For anyone who has had or lived with young children in the family can relate to these tantrums and all part of the process of growing up, finding the boundaries with adults, seeking attention or simply expressing their frustrations.

Coming across these sculptures was, for me, quite an emotional experience. At first glance they look almost life like, yet you know they are not. There are no faces, no identity, do we stand by until the tantrum is over or try one of the 19 different tactics every child rearing books tells us to try, yet you somehow know this child and want to engage with them.

Reflecting on the sculptures I spent some time wandering around, getting to know the posture of each. I could pre-visualise them in a circle of light, wanting to be noticed, the centre of attention and in monochrome without the distractions of colour.

The long journey from Glasgow to Oban, a ferry across to Castlebay on Barra followed by a short drive to the Isle of Barra Beach Hotel. As evening settled on the Island the beautiful red glow of sunset fell on Tangasdale Beach leaving us with a feeling of calm and serenity to end the day

Camera Club judges frequently deride pictures of sunsets in the belief that every photographer has done it to death. What they fail to recognise is the very emotion that a beautiful sunset evokes within us, that inspires us to take it before being lost in the twilight. Sunsets are not only beautiful and sensual, but they also give meaning that suggests an ending, a change from day to night and transformation from light to dark.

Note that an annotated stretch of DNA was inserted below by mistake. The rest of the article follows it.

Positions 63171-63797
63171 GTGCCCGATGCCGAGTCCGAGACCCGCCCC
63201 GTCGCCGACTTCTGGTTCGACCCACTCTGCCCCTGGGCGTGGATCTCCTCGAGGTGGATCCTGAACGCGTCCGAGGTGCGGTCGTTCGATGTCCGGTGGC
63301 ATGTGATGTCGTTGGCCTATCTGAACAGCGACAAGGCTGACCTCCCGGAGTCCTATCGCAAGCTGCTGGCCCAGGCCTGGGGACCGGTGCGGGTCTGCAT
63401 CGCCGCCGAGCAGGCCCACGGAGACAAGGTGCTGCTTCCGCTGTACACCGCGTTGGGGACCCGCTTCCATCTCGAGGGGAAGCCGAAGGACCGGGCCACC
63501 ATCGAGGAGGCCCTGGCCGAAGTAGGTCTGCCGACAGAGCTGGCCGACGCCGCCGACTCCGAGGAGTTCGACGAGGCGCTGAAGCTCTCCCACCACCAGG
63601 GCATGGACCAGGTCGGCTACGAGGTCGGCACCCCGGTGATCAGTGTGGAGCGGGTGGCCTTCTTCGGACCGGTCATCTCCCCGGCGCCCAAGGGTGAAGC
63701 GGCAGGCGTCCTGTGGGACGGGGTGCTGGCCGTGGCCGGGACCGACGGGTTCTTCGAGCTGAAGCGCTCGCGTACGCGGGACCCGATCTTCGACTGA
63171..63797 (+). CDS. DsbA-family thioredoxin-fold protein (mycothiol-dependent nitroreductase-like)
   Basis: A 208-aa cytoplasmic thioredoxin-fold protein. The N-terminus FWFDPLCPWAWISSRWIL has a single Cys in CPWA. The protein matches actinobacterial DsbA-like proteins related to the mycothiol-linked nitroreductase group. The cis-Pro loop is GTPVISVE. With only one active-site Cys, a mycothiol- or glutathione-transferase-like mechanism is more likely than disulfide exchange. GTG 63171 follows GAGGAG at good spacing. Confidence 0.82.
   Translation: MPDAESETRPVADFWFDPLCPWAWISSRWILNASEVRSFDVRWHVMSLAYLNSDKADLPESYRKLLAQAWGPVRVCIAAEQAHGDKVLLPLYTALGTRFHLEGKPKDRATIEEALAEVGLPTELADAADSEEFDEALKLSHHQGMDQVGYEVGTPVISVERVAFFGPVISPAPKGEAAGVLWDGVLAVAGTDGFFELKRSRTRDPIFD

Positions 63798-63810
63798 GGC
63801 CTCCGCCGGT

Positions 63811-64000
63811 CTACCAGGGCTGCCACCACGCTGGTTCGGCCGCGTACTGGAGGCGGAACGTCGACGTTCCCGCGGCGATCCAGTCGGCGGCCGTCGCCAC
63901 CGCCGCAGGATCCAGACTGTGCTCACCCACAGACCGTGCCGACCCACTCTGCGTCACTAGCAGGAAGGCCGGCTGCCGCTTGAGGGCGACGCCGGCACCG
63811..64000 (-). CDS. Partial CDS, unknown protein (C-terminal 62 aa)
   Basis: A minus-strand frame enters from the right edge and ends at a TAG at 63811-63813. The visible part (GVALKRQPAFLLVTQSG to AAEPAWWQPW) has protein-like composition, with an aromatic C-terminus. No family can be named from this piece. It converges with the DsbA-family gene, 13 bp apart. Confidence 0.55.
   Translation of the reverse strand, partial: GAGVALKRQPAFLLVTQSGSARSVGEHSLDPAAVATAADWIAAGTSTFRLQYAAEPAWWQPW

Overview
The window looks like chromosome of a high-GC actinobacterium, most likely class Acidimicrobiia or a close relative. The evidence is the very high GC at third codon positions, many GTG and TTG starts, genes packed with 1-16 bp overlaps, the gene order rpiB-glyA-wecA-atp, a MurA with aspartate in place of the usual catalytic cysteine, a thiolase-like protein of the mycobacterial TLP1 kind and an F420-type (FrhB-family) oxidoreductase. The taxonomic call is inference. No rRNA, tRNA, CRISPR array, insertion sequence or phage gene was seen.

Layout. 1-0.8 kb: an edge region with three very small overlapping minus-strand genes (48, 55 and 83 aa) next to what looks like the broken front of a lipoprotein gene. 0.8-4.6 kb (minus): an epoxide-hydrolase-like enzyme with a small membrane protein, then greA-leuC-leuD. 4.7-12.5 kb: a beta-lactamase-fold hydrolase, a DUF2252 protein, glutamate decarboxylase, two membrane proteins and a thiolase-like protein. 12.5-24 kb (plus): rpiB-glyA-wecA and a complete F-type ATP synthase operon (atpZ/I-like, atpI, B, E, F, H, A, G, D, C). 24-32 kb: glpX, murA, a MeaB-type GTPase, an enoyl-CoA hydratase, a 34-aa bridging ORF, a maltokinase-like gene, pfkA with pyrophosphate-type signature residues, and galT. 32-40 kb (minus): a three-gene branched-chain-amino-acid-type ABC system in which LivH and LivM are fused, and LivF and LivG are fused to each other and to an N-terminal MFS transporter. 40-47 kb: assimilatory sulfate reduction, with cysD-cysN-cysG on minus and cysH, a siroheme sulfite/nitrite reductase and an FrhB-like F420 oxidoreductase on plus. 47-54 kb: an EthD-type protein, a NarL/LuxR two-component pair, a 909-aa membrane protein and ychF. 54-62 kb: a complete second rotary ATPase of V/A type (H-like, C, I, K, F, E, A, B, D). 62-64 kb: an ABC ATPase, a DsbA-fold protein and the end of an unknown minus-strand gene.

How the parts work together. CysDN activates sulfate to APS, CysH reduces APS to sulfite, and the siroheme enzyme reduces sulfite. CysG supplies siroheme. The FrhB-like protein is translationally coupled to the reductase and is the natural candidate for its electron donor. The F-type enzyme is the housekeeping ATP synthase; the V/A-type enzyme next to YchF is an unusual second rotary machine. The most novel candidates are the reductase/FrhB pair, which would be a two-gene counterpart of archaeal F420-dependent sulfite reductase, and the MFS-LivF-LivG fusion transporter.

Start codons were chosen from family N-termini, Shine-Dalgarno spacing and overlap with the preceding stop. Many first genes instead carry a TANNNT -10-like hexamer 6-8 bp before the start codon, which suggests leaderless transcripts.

Sunrise brings hope for a new day, the sunset brings a sense of harmony that all is well, a time for reflection. As darkness settles around us we can question whether we have done what we set out to do that day. Have we been the person we wanted; have we left things undone

We should take every opportunity to watch a sunset. Sunset gazing may also have a number of benefits, to slow down, to reflect to begin a mental rest after the activities of the day.

Mist, those tiny droplets of water that hang in the air, formed as warm air cools rapidly on hitting a much cooler surface changing its state from invisible to visible. I just love those early mornings when this happens. A low sun rising on the horizon, warming the air and steam laying over a pond or stream. It turns quite and ordinary landscape into a kaleidoscope. It is a time to just sit an ponder the wonders of nature.

Mist on the Water

As we come to the end of the year we think back on the highs and lows and as 12 o’clock approaches our thoughts turn to the New Year. We wait, eagerly anticipating the first strike of the bell ringing and a New Year is born. What better way is there than to celebrate the end of one year and the start of a new one than with friends and family gathering together.

The television cameras focus on the big city celebrations and those fantastic firework displays. Huge crowds gather to watch and wonder as city after city tries hard to be the best. It may not be the biggest and media wise goes unnoticed, but the celebration in Main Street, Tobermory around the clock tower designed by architect Charles Whymper, is one of the best. The whole community contributes, music plays into the night sky and the sound of people talking and laughing fills the air while across the harbour fireworks reach up into the night sky.

Herborn is a historic town on the river Dill, district of Hesse Germany. A quiet town with many half timbered houses in the old part of the town. With around 20,000 inhabitants it has that sleepy appearance that most of us would like to reside in. With pedestrianised street people congregate to discuss whatever is on their mind at that time

Image sitting drinking a stein of bier watching the world go by when all of a sudden the peace is shattered by the throaty roar of sports cars. The day I was there just happened to be the same day chosen by the owners club descending on the sleepy town for a get together. One by one Ferraris, Lamborghinis, Porsche and the odd Maclaren paraded themselves winding through the cobbled streets eventually parking in two large groups in amongst the lookers on and shoppers who could only stop and stare.

I have no desire to own one of these machines, I will leave it to the old men trying to recapture their youth and the young petrol heads for now.

Copyright © 2022 Ian Bailey. All rights reserved